• A Divided California Supreme Court Reaffirms the Availability of Attorneys' Fees Awards Under the "Catalyst Theory"
  • December 17, 2004 | Authors: Barry S. Landsberg; Andrew H. Struve; Stacie S. Collier
  • Law Firm: Manatt, Phelps & Phillips, LLP - Los Angeles Office
  • Breaking with recent federal precedent, a deeply divided California Supreme Court has declined to abolish the "catalyst theory" of attorneys' fees, which are available when litigation causes a defendant to change its challenged behavior prior to judicial resolution of the litigation, and, hence, the lawsuit served as the "catalyst" for the modification in conduct. In 4-3 opinions in two companion cases -- Graham v. DaimlerChrysler Corp., ___ Cal. 4th ___ (No. S112862, December 2, 2004) and Tipton-Whittingham v. City of Los Angeles, ___ Cal. 4th ___ (No. S112943, December 2, 2004) -- the Court "reaffirmed [its] endorsement of" and "clarified" the catalyst theory, providing another basis upon which private attorneys general may recover attorneys' fees under California's public interest fee-shifting provision, California Code of Civil Procedure Section 1021.5. In affirming the catalyst theory's continued viability, the Court expressly rejected the U.S. Supreme Court's recent contrary decision in Buckhannon Bd. & Care Home, Inc. v. West Virginia Dept. of Health and Human Resources, 532 U.S. 598 (2001), which ended the availability of such fees in actions arising under federal law.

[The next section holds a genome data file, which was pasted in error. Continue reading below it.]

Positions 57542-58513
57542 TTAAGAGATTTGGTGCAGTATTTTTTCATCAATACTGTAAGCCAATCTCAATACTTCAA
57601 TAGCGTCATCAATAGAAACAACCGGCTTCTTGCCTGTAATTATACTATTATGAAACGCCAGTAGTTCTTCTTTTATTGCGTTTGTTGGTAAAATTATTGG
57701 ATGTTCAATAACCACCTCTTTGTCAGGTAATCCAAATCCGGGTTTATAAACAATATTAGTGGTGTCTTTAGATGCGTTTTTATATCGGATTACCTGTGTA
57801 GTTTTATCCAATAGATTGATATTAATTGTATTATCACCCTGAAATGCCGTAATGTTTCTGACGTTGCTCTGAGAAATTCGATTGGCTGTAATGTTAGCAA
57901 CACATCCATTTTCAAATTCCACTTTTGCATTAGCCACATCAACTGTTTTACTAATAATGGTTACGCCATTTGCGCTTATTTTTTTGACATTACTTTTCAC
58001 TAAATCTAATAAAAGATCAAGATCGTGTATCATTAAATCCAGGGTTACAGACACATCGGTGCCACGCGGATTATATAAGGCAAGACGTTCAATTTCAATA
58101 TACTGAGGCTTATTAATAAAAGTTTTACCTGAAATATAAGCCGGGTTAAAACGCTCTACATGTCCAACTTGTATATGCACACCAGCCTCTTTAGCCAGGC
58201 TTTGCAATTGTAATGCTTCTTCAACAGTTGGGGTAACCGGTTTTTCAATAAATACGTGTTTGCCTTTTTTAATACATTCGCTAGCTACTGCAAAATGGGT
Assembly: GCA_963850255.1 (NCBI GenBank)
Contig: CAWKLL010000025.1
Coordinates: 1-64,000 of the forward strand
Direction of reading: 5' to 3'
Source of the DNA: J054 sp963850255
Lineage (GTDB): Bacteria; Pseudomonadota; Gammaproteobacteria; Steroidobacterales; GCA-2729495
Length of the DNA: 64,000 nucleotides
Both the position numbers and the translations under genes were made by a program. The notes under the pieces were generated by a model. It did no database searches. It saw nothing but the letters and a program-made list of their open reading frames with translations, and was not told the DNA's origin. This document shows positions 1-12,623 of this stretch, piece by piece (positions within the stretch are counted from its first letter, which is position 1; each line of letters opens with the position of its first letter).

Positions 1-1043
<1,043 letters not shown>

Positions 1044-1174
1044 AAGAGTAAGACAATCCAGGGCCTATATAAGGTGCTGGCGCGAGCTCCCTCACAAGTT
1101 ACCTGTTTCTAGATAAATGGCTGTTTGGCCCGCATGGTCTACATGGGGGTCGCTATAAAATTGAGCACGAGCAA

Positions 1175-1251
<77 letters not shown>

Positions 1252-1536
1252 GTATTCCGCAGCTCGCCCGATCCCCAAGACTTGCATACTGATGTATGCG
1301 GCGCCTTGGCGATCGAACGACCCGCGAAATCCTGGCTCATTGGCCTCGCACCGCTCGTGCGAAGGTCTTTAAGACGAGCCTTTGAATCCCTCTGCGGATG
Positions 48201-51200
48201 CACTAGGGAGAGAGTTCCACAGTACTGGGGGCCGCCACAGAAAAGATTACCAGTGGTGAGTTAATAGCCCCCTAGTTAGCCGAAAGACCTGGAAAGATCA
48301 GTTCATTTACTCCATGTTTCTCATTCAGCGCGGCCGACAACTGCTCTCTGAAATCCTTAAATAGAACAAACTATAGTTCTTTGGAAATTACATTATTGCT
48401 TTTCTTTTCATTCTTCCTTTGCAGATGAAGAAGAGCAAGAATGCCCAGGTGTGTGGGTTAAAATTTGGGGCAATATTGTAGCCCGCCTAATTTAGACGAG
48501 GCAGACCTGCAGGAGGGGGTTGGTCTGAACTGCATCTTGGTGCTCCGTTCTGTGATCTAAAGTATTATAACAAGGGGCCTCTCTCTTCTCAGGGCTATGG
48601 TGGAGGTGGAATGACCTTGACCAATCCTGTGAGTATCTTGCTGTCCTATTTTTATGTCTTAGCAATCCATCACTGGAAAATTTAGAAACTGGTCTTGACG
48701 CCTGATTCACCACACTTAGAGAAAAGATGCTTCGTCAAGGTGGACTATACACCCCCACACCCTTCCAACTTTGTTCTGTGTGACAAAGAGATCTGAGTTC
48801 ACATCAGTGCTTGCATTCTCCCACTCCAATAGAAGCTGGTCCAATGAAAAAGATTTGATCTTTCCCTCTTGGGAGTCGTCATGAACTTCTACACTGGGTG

In Graham, purchasers of pickup trucks sued DaimlerChrysler ("Chrysler") for breach of express warranty, based on Chrysler's alleged overstatement of the trucks' towing capacity. Before the suit was filed, Chrysler changed its marketing materials, notified buyers of the error, offered buyers compensatory cash and merchandise, and even offered to repurchase or replace the trucks when buyers demanded such a remedy. After the lawsuit was filed, Chrysler offered to repurchase or replace all of the trucks. On Chrysler's demurrer, the court dismissed the case as moot because Chrysler already had offered its customers the relief requested in the suit. The trial court nevertheless awarded $762,830 in attorneys' fees to the plaintiffs under Section 1021.5, finding that the lawsuit conferred a significant public benefit by being a catalyst for Chrysler's repurchase or replacement offer. The Court of Appeal affirmed.

    The second case, Tipton-Whittingham, was a class action filed on behalf of female officers and civil employees of the Los Angeles Police Department who alleged race and/or sex discrimination. After the case was filed the LAPD voluntarily instituted antidiscrimination measures, and the case was dismissed on joint motion of the parties. The district court awarded plaintiffs $1,703,383 in attorneys' fees under the catalyst theory. The Ninth Circuit Court of Appeals certified to the California Supreme Court the question of the viability of the catalyst theory under California law.